The patient centered medical home (PCMH) was designed as a way to improve health by transforming how primary care is organized and delivered. Building on the work of a large and growing community, the Agency for Healthcare Research and Quality (AHRQ) defines a PCMH as a model of the organization of primary care that delivers the core functions of primary health care.
The concept of a PCMH is more than forty years old. As originally developed by the American Academy of Pediatrics, it described a pediatric practice that would coordinate all of the care for children with multiple medically complex problems, including birth defects, developmental disabilities, chronic diseases such as cystic fibrosis, muscular dystrophy, and the like. Recently, the PCMH has been revitalized as a concept because of the desire to find a way to have primary care physicians paid for developing infrastructure to coordinate care more effectively.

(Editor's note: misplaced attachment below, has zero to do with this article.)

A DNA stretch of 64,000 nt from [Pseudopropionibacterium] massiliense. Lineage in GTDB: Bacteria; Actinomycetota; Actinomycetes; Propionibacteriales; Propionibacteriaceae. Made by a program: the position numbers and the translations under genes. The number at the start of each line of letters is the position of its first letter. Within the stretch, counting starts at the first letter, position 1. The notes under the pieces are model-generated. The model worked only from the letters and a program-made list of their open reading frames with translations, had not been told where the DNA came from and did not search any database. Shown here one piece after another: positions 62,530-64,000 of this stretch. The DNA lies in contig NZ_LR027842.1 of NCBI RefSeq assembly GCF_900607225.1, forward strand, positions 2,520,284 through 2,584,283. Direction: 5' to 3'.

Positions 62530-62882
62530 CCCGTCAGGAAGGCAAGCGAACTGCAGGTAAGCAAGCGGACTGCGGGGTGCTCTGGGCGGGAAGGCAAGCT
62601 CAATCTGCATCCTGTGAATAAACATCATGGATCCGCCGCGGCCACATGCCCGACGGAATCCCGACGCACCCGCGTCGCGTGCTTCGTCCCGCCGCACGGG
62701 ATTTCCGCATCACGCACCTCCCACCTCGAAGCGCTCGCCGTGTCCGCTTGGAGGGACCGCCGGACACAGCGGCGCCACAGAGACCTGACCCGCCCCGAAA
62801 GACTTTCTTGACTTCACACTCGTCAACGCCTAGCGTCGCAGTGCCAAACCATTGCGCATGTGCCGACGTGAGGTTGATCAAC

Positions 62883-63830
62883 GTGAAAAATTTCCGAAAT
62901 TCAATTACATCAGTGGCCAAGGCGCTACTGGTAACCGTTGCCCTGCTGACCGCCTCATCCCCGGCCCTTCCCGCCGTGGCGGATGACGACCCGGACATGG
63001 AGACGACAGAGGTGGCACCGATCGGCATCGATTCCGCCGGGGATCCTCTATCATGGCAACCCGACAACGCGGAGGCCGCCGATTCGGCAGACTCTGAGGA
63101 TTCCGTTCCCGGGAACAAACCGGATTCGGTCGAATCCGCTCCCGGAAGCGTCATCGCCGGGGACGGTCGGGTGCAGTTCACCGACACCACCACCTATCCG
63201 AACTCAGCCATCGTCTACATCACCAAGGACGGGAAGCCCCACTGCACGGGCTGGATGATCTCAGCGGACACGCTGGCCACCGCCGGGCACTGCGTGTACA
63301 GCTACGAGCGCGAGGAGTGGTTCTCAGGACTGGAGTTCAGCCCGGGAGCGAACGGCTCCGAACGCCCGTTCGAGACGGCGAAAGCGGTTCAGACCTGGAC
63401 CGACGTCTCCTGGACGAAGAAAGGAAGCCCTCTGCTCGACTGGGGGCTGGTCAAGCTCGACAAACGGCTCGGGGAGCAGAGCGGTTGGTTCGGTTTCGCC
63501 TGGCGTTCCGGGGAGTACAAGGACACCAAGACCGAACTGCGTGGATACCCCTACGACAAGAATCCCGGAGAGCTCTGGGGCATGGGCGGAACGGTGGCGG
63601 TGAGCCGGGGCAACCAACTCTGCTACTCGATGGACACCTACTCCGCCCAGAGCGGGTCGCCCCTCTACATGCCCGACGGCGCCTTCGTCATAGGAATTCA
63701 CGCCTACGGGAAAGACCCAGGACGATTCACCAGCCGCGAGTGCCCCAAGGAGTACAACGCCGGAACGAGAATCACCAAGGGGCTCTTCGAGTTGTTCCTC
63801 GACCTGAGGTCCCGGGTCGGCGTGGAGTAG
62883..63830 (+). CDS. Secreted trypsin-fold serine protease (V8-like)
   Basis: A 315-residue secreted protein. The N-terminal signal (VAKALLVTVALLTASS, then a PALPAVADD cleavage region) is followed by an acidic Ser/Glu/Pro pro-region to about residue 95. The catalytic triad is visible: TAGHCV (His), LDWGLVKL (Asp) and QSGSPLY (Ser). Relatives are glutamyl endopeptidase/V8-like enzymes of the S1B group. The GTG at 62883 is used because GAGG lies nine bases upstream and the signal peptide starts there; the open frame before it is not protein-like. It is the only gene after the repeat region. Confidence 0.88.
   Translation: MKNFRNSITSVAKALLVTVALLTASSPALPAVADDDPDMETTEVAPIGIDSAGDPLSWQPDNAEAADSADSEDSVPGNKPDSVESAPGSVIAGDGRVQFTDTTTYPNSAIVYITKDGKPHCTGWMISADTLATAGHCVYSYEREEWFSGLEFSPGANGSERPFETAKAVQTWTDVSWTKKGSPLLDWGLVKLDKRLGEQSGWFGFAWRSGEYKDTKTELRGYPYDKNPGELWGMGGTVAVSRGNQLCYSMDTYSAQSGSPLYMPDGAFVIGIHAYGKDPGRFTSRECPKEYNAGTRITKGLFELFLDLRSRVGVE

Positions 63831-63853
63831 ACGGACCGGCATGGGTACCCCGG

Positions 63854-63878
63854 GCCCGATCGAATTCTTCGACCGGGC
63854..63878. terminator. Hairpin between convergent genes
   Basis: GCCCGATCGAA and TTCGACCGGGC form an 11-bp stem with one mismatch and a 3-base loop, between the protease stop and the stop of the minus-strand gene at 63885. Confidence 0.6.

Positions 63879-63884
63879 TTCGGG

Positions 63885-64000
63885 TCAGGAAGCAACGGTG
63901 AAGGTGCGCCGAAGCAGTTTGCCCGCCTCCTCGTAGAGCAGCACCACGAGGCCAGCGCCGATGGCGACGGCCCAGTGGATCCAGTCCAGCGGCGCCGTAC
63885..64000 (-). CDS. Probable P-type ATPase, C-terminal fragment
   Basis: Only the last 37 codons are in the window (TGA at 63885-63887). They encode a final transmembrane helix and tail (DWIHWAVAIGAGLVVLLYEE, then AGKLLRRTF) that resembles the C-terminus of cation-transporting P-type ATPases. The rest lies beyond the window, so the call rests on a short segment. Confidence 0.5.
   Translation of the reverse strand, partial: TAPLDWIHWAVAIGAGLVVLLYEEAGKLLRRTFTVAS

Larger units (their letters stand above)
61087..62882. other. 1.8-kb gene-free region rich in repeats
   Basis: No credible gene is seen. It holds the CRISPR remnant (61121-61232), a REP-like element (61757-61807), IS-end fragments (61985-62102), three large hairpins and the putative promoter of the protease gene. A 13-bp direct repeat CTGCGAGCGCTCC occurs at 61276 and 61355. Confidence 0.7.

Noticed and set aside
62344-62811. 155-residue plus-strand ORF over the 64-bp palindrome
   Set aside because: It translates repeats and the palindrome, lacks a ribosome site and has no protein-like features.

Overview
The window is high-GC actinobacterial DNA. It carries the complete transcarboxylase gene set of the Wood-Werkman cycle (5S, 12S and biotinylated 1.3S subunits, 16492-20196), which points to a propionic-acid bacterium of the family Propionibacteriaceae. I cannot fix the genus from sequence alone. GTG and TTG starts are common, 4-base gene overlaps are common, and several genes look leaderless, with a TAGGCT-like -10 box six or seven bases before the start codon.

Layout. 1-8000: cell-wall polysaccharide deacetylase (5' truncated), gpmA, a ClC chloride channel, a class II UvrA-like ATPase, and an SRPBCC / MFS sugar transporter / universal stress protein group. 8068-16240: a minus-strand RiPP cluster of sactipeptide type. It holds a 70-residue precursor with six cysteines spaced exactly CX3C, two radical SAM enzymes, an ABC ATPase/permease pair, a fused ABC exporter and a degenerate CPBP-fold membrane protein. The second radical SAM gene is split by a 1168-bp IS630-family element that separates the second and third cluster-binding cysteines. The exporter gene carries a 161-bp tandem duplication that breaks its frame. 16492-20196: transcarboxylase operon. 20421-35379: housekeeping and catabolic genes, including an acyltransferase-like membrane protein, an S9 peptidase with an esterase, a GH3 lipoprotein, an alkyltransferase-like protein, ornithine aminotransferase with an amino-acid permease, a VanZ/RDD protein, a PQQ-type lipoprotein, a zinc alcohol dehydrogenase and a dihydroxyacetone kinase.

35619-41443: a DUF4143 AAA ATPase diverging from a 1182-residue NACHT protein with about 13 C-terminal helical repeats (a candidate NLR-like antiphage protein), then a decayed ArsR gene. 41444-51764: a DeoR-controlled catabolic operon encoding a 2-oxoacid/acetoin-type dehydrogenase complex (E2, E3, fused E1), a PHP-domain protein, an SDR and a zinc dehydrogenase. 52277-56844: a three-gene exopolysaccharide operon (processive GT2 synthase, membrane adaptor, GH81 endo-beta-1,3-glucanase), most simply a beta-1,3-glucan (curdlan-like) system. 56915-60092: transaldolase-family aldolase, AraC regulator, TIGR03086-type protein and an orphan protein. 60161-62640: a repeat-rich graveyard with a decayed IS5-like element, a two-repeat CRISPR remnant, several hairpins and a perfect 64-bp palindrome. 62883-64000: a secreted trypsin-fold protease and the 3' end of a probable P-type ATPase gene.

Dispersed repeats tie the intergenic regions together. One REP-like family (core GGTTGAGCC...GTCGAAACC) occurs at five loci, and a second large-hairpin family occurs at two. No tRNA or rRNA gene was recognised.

There are now thousands of PCMH projects across the country. Typically, they involve primary care practices, which generate a far higher level of engagement with their patients and coordinate care for them across other providers. In many ways, the PCMH model is what gatekeepers in HMOs in the mid-90s were supposed to do, but usually did not. One of the major focuses of PCMH practices is around chronic care and keeping patients out of the hospital. There is some data that, in fact, these approaches work. The NCQA and several other organizations accredit PCMHs around a range of structural attributes as well as process measures. These include using electronic records and evidence-based guidelines, identifying high risk patients, tracking and coordinating care, and measuring and improving performance. Typically, primary care physicians are paid an enhanced per-member per-month capitation payment for their PCMH activities.